Financial Inclusion helps people in emerging nations improve their lives.
The world population is roughly seven billion. Of these, 4.6 billion are aged twenty or older. They comprise the pool of adults who could be regular customers of a financial services provider—a bank, savings and loan, credit union, or even Wal-Mart. Estimates suggest that of this eligible pool of 4.6 billion adults, over half—2.5 billion—do not use an established and reputable financial services provider. They are financial nomads who either have no access to financial services or use financial services on a casual basis when they need them.
If you look, you can already see movement to the new paradigm. Banking as a platform is the next step in leveling the steep sides of the global financial pyramid.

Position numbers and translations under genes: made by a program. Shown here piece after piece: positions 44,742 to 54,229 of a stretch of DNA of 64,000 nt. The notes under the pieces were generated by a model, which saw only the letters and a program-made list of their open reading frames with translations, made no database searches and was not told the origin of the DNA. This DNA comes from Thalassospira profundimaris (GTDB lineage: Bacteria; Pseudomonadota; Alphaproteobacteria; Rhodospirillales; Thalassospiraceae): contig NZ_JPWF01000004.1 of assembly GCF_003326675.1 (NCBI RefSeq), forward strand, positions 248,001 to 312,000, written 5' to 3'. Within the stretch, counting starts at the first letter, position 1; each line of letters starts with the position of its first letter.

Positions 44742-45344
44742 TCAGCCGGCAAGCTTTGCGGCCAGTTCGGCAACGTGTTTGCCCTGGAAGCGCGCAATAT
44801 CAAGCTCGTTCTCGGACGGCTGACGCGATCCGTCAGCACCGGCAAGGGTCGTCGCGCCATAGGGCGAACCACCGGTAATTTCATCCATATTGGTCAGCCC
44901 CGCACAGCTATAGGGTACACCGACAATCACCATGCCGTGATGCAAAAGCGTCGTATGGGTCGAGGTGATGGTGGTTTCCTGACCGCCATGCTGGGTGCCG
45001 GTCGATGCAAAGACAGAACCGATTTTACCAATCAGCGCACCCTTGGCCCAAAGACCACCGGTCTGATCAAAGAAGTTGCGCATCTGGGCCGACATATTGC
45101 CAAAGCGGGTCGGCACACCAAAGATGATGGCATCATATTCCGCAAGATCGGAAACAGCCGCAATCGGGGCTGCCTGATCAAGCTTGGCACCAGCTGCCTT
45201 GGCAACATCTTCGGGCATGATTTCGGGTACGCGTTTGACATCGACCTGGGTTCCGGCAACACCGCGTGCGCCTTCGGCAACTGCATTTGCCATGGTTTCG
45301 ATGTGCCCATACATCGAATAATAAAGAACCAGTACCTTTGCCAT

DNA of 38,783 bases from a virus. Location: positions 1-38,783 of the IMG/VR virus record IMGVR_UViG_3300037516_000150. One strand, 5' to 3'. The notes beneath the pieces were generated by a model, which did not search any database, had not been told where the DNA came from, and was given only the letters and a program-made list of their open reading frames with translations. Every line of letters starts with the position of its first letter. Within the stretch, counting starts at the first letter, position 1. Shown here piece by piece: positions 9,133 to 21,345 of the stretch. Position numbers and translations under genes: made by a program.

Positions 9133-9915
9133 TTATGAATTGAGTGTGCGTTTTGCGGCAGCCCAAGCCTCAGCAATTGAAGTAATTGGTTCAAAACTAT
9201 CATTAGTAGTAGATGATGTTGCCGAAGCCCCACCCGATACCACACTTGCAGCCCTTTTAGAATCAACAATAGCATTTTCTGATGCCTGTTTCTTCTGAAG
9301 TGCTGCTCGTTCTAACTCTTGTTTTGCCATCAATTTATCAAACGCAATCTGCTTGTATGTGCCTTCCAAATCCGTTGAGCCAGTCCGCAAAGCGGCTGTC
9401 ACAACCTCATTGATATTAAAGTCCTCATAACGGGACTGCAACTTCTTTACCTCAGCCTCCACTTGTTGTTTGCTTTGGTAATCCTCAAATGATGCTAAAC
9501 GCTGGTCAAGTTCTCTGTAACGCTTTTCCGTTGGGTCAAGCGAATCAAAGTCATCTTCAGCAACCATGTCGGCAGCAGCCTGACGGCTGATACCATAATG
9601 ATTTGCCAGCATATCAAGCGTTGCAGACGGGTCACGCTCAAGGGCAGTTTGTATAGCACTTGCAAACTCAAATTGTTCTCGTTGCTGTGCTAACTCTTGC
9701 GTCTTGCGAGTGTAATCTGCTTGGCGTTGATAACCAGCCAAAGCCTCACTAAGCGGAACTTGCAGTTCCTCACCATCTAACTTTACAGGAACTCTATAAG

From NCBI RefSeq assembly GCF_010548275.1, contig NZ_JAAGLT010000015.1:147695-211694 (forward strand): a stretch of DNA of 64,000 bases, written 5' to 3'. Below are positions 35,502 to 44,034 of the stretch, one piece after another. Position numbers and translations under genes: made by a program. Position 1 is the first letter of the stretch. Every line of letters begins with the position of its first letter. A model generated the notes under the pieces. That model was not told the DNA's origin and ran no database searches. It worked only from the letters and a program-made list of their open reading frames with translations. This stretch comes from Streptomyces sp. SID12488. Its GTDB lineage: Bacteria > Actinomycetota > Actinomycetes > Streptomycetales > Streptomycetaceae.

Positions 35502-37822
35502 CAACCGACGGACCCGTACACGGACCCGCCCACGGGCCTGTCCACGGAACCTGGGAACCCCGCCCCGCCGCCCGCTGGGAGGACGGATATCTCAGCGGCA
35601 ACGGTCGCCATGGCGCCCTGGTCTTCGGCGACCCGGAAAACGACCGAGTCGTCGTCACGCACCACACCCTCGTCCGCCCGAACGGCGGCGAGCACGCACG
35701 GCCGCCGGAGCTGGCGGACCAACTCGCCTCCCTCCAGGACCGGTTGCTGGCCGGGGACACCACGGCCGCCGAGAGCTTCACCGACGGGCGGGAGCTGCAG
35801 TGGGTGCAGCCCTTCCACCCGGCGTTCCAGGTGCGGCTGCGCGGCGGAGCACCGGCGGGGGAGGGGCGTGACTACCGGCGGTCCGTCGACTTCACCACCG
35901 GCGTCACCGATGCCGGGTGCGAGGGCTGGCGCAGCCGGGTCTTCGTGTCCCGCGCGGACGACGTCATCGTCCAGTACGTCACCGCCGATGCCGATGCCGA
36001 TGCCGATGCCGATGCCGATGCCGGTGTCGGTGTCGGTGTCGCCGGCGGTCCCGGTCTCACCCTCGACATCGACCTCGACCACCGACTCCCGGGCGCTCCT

What will more quickly help BaaP become a force to address the needs ofthe underserved are:
- Regulations that let non-banks offer financial services. Allow responsible non-bank actors to provide financial services. Lower the barriers for customers to enter the banking system. Use graduated due diligence approaches especially for the newly banked. Prevent toxic behavior by existing players. This can be telecom, networks like Visa, traditional banks, and large financial services providers.
- Leaders who embrace change and dedicate themselves to inclusive services. Amex and MasterCard are leading the way, and others should follow.
- Venture capitalists and angel investors who aren’t afraid of services for the bottom of the pyramid and emerging markets. Lots of money is chasing the next Square; why not divert some of that investment to deserving innovators working on financial services for the next billion?
- Revamp the culture of organizations from one of standalone proprietary solutions to one o collaborative approaches. Be attentive to all aspects of the business in doing this.